By Alan Prendergast
By Michael Roberts
By Michael Roberts
By Amber Taufen
By Patricia Calhoun
By William Breathes
By Michael Roberts
By Melanie Asmar
As Culbertson gardened in his backyard, he began to read books about growing specialty crops, particularly vegetables, to sell to urban markets, and a plan began to form. He wanted to be a farmer. "I was tired of living in a suit, riding in airplanes, being away from my family and talking to phonies on the telephone," he says. "I realized that I was living a meaningless existence. I wanted a better life for my family and maybe do my part to make this a better world."
Culbertson didn't want to be just any kind of farmer; he wanted to be an organic farmer, one who grew his crops without the use of pesticides or herbicides. He was ready to quit his job and jump right in, but his wife was less enthusiastic about the change in lifestyle and insisted that he get some experience before they took the plunge. So Culbertson worked as an apprentice on another farm, and then as a sales representative for an organic dairy. At the same time, he read everything he could get his hands on about organic farming, watched all the videos and visited farms across the country.
He also kept his eye out for farm properties up for sale, and even put notices in rural mailboxes asking owners to contact him if they ever wanted to sell their property. Most of the land he heard about was too expensive. And then he learned of the farm outside Hygiene.
"This place had a lot that was wrong with it," Culbertson remembers. It was a "dump," littered with everything from old appliances and broken-down equipment to mounds of trash. And because of zoning restrictions, there was no possibility of erecting a "prairie palace" to take the place of the old gray house and newer prefab home.
But Culbertson saw beyond the problems. He saw that part of the land was covered with trees, and below the nearby foothills, the fields opened up and drained into a wetland of cattails.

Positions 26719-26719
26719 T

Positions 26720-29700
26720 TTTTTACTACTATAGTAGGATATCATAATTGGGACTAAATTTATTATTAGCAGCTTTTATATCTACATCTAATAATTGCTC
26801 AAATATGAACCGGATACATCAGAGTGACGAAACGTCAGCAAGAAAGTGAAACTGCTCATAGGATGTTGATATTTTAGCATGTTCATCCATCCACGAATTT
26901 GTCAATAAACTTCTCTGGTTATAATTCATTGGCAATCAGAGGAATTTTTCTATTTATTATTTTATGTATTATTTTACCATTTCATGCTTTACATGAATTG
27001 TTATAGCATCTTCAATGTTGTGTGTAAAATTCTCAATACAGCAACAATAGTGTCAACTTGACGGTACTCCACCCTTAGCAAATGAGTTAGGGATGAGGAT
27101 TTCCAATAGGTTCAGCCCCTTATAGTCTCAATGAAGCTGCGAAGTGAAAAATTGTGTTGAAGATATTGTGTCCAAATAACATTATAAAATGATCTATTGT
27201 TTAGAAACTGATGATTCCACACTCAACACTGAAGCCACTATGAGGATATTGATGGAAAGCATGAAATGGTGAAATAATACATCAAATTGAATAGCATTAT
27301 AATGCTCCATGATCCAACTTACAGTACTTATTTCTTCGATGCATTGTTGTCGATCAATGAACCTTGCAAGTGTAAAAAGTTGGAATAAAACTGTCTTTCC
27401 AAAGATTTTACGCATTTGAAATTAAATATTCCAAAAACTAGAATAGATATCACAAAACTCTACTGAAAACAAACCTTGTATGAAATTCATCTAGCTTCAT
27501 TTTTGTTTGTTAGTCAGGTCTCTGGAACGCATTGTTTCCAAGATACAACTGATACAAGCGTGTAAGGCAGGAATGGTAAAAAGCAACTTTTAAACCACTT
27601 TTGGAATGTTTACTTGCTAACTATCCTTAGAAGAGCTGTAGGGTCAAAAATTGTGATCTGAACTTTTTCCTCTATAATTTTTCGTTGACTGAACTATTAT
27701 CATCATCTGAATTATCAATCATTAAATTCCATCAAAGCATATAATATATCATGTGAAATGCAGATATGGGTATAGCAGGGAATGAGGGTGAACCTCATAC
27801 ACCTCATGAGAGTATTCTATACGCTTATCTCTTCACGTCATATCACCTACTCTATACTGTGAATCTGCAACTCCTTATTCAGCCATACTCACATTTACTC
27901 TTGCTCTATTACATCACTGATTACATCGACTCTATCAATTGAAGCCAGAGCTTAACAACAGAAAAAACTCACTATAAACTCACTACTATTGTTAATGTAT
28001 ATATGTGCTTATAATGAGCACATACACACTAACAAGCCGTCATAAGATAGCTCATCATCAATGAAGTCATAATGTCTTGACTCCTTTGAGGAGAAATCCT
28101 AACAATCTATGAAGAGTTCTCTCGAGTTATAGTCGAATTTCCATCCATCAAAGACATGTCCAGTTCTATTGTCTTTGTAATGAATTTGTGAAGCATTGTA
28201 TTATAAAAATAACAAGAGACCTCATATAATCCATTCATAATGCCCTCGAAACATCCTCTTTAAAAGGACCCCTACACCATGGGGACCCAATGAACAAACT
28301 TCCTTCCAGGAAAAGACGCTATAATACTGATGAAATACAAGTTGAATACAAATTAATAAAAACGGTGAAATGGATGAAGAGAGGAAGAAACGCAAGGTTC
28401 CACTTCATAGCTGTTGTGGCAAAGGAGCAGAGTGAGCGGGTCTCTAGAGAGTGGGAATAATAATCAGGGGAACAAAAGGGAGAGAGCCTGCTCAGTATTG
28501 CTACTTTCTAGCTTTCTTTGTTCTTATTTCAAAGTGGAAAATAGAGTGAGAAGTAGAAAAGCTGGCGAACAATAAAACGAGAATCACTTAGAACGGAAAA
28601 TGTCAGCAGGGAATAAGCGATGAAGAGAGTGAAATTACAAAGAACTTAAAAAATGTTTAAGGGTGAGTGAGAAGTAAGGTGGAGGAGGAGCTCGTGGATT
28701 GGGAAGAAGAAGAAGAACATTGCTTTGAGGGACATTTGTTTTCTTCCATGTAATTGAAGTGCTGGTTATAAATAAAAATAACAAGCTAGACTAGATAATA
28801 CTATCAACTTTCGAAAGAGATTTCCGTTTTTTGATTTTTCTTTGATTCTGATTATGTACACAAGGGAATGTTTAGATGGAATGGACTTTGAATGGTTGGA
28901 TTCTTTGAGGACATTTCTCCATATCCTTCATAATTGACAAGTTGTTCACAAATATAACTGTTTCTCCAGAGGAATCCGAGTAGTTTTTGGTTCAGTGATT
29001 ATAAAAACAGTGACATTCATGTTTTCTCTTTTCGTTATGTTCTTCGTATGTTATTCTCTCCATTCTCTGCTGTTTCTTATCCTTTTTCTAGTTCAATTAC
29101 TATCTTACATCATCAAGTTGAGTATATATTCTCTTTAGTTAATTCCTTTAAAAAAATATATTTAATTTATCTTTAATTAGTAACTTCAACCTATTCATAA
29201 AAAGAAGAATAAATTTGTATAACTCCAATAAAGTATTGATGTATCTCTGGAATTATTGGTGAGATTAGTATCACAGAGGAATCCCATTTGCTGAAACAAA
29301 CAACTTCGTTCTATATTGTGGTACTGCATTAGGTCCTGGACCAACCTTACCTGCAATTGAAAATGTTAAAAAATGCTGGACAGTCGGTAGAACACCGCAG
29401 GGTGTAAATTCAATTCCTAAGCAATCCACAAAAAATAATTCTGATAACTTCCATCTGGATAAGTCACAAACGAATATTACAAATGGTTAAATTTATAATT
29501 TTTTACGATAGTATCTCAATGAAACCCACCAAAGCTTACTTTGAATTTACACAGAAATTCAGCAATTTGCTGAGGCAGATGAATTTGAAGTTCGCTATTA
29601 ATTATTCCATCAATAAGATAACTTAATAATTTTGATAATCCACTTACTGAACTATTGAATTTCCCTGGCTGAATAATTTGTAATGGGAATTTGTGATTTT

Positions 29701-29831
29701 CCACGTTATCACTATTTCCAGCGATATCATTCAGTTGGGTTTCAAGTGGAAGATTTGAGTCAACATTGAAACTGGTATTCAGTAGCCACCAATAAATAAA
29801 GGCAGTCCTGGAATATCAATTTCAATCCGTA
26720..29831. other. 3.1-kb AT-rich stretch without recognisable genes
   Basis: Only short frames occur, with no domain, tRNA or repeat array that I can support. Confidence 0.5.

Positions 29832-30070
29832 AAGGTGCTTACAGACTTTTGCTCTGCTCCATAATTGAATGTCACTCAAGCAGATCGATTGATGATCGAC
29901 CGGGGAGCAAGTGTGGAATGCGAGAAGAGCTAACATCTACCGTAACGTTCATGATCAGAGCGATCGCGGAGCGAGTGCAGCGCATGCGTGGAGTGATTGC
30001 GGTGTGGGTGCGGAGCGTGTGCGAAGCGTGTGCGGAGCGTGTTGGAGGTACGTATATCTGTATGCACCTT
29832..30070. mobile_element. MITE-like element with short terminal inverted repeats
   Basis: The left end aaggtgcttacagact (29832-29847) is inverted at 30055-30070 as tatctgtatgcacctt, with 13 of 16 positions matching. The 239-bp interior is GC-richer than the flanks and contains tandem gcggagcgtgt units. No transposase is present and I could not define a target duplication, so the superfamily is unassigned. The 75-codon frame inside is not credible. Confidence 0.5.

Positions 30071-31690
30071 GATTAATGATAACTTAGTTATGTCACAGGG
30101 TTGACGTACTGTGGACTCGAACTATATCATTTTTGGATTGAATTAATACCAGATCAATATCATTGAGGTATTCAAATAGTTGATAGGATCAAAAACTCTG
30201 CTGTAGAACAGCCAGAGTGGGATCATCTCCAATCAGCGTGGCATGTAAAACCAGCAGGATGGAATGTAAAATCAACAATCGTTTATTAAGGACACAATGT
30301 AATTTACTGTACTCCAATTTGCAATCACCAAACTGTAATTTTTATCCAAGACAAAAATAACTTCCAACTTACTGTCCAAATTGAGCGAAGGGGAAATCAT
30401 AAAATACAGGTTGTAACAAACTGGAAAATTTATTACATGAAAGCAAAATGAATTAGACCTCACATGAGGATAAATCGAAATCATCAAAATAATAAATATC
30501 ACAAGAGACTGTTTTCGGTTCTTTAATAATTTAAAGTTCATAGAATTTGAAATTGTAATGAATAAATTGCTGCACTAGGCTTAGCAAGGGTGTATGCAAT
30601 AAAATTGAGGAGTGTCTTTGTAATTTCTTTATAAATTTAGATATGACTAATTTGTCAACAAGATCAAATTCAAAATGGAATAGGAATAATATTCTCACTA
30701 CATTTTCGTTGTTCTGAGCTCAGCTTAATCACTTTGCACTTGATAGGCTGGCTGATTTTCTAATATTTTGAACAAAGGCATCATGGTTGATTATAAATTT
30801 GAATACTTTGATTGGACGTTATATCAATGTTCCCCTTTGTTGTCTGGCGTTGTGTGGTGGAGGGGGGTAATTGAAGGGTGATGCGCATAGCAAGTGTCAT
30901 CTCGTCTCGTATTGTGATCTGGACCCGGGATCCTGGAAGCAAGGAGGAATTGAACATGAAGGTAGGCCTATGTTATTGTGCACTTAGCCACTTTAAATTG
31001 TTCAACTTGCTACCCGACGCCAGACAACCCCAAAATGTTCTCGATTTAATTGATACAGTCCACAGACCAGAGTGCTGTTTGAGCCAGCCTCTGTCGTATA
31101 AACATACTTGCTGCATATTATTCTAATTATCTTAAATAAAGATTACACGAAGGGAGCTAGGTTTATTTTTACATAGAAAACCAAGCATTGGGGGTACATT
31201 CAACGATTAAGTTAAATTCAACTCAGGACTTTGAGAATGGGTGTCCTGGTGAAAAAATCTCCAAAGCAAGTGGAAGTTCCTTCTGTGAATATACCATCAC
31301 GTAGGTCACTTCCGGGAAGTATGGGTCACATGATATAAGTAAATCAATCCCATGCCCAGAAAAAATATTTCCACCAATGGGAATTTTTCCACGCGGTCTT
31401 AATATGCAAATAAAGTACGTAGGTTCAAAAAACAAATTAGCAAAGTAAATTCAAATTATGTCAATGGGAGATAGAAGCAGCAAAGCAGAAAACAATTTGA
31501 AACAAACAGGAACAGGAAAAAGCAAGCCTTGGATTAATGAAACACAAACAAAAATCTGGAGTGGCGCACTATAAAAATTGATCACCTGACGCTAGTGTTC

The retired couple who owned the place had decided that farming wasn't for them; the land had been farmed by a tenant until he died. They wanted the property to stay agricultural, though, and they liked what they saw and heard from Culbertson. He brought his wife to the property, and she agreed it was time to make the move. They bought the 38-acre site and moved into the prefab.
Then Culbertson started the hard work of turning it into an organic vegetable farm. For all of his studies, he was unprepared for many aspects of farming, such as a shortage of affordable labor. An organic farm is more labor-intensive than a traditional farm, because neither herbicides nor pesticides can be used to get rid of weeds or insects. Both have to be removed by hand -- and labor is tough to come by. Culbertson finally settled on offering apprenticeships to people who wanted to learn organic farming -- mostly young, idealistic sorts who live in the gray house and get to eat all the vegetables they can, like Kendra Ferencak, a 24-year-old Denver woman now working in the fields below.
But of all the difficulties Culbertson encountered, none were as daunting as those involving water. Some were simply mistakes; for instance, he spent too much on an irrigation system that didn't work. More shocking was the realization that water was such a precious commodity that practically every drop had to be accounted for.
When Culbertson bought the land, it came with shares in the Lefthand Ditch Company, which had senior water rights dating back to June 1863, as well as additional junior rights picked up over the years. The Lefthand Ditch draws most of its water from Lefthand Creek, which flows from the mountains south of the St. Vrain River, which it joins near Longmont.
The Lefthand Ditch was the focus of one of Colorado's earliest court battles over water rights. In the 1870s, farmer George Coffin got upset when a drought left him with too little water for his crops, so he tore down a diversion dam used by the ditch company to take water from the St. Vrain and transfer it across a mountain ridge into Lefthand Creek. After the ditch company complained, the Colorado Supreme Court studied the matter and sided with the company -- determining that being the first one to use water for "beneficial purposes" was more important than actual physical presence on a watershed. This decision set the precedent for trans-basin diversion, which in the future would allow such projects as the Colorado-Big Thompson.
Culbertson quickly discovered that arguments over water were not a thing of the past. He was accused of using too much water, of taking more than his fair share, and it took him some time to resolve those issues. "Some people will talk things over," he says with a shrug. "Some people assume the worst and want to fight."
Today Culbertson is enjoying a modicum of success as a small-acreage farmer. He currently has seven and a half acres in production, the fields where Ferencak is picking yellow squash and baby artichokes. He plans to expand that to twelve acres.